Ban on machines at senior arcades challenged


Herald/Times Tallahassee Bureau

The owners of two senior arcades in Broward County filed a lawsuit Thursday challenging Florida’s new law that prohibits them from operating slot-like games.

Lawmakers banned the machines after federal and state investigations into Internet cafes resulted in the arrest of 57 people on racketeering and money-laundering charges.

Legislators used the crackdown to target machines operated by adult arcades and Miami’s maquinitas, which also operate slot-like games.

The Broward arcades — Boardwalk Brothers Inc., of Tamarac and Play It Again Florida, of Davie — say they were unfairly targeted and argue the language governing adult arcade games is “arbitrary, irrational and not reasonably related to a legitimate governmental purpose.’’

The new requirements, which have forced dozens of the arcades to shut down in South Florida and elsewhere, require the machines to operate using only coins, not dollar bills, and prohibit them from offering “gift cards or certificates” as prizes.

The arcade owners — represented by constitutional-law expert Bruce Rogow and Michael Wolf, of the Florida Arcades Association — argue that the ban on casino-style games has no legitimate definition and “is therefore void for vagueness and leaves open the possibility of enforcement despite the lack of standards.”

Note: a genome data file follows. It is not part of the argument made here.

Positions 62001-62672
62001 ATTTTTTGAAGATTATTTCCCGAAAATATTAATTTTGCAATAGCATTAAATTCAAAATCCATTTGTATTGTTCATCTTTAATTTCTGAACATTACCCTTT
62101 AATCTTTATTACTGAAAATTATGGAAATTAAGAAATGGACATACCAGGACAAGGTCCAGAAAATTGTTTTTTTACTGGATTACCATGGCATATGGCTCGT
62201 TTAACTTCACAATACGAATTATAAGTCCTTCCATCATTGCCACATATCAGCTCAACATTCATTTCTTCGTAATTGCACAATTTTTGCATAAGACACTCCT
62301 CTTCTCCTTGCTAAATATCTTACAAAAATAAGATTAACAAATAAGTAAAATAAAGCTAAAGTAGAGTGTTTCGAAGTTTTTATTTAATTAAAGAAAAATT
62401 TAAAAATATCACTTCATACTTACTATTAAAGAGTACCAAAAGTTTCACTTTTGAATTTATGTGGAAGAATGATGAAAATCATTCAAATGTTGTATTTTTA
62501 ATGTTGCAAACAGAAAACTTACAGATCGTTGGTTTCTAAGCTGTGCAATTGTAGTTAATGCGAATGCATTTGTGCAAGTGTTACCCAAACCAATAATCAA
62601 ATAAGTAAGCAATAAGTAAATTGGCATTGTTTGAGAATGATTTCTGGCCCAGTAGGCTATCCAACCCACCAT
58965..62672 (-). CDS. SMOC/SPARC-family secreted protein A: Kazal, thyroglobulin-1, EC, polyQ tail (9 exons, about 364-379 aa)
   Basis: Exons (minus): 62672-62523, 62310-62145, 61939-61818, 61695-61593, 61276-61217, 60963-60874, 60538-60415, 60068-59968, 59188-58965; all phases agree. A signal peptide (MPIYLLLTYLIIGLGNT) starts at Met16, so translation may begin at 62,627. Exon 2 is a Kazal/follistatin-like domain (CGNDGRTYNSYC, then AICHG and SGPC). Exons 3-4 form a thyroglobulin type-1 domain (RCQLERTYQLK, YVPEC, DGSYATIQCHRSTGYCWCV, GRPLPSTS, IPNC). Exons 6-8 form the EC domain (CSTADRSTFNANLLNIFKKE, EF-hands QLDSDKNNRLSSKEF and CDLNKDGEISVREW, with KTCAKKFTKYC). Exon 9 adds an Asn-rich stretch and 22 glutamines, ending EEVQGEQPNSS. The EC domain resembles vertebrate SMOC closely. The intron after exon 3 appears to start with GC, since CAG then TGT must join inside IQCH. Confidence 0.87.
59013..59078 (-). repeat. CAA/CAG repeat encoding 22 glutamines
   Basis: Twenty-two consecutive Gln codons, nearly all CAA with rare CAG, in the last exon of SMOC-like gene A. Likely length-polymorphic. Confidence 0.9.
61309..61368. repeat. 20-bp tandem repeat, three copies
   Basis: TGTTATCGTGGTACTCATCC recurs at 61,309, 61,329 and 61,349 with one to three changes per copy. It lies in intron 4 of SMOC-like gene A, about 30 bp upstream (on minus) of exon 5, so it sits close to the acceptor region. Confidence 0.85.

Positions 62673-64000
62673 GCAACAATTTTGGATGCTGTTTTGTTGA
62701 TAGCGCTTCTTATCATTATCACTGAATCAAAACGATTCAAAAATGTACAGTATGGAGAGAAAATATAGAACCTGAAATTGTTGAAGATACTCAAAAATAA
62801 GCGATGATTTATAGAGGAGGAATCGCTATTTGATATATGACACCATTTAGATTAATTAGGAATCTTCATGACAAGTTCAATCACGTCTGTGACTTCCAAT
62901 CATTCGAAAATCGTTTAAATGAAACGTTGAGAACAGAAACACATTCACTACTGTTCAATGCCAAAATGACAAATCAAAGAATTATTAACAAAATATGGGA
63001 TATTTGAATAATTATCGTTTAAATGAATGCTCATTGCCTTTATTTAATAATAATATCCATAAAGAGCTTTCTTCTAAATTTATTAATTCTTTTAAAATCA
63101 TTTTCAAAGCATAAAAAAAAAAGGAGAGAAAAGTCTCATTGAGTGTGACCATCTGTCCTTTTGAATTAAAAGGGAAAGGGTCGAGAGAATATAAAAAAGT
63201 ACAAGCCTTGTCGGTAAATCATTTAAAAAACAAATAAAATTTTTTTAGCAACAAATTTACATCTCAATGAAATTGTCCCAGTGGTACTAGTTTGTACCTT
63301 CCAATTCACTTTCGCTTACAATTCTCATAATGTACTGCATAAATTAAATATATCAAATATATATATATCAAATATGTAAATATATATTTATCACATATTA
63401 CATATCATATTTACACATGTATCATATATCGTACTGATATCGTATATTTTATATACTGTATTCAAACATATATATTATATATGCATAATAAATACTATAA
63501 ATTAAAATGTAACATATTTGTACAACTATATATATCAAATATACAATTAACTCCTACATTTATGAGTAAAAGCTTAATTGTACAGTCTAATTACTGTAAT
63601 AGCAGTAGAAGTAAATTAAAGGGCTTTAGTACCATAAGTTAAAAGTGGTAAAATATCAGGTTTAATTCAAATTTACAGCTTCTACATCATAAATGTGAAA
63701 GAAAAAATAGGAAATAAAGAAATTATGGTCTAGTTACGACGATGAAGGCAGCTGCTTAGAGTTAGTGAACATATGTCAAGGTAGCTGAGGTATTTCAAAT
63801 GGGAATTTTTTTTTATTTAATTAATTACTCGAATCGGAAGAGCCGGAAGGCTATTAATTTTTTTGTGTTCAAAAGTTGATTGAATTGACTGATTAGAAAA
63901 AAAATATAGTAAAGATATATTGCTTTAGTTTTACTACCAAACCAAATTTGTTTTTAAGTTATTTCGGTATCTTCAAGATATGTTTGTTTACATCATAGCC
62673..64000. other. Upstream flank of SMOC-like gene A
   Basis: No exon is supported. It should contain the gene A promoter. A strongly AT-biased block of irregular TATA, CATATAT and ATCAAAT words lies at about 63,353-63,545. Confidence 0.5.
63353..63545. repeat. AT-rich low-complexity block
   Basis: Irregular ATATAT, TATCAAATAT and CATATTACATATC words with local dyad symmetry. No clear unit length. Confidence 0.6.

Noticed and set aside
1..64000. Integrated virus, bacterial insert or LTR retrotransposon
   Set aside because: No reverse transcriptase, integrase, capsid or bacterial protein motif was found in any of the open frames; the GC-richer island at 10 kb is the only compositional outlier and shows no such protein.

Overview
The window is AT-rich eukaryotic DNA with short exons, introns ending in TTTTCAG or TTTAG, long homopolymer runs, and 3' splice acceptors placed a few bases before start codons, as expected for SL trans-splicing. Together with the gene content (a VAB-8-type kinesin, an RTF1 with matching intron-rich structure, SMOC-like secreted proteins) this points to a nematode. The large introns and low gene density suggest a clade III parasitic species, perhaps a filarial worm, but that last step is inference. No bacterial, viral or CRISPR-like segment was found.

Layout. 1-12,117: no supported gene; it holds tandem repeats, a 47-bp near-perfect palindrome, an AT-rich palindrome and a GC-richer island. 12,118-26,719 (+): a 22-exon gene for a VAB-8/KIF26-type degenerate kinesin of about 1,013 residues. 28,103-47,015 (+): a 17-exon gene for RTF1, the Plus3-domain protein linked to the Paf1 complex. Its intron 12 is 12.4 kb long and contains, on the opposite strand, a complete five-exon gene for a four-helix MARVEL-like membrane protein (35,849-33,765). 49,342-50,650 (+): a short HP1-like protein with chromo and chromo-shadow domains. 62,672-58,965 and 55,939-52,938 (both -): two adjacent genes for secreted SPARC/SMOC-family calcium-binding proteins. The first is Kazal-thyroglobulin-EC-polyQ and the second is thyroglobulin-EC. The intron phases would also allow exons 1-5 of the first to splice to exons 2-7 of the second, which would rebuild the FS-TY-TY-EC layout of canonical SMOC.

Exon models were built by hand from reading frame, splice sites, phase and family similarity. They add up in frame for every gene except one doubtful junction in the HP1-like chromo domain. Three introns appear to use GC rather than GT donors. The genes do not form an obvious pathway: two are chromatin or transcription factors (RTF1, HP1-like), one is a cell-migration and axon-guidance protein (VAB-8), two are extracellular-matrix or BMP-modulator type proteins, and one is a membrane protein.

Rep. Carlos Trujillo, a Miami Republican who sponsored the bill to outlaw the machines, told the Herald/Times he considers the lawsuit a long-shot attempt to salvage the industry.

“Bruce [Rogow] is an exceptional lawyer but I think he is definitely wrong on this one and the court will see it that way,’’ Trujillo said.

Arcade owners have been planning the lawsuit since the legislation was signed a week ago. The association has asked arcade owners to contribute money to a fund that would pay for lawyer’s fees.

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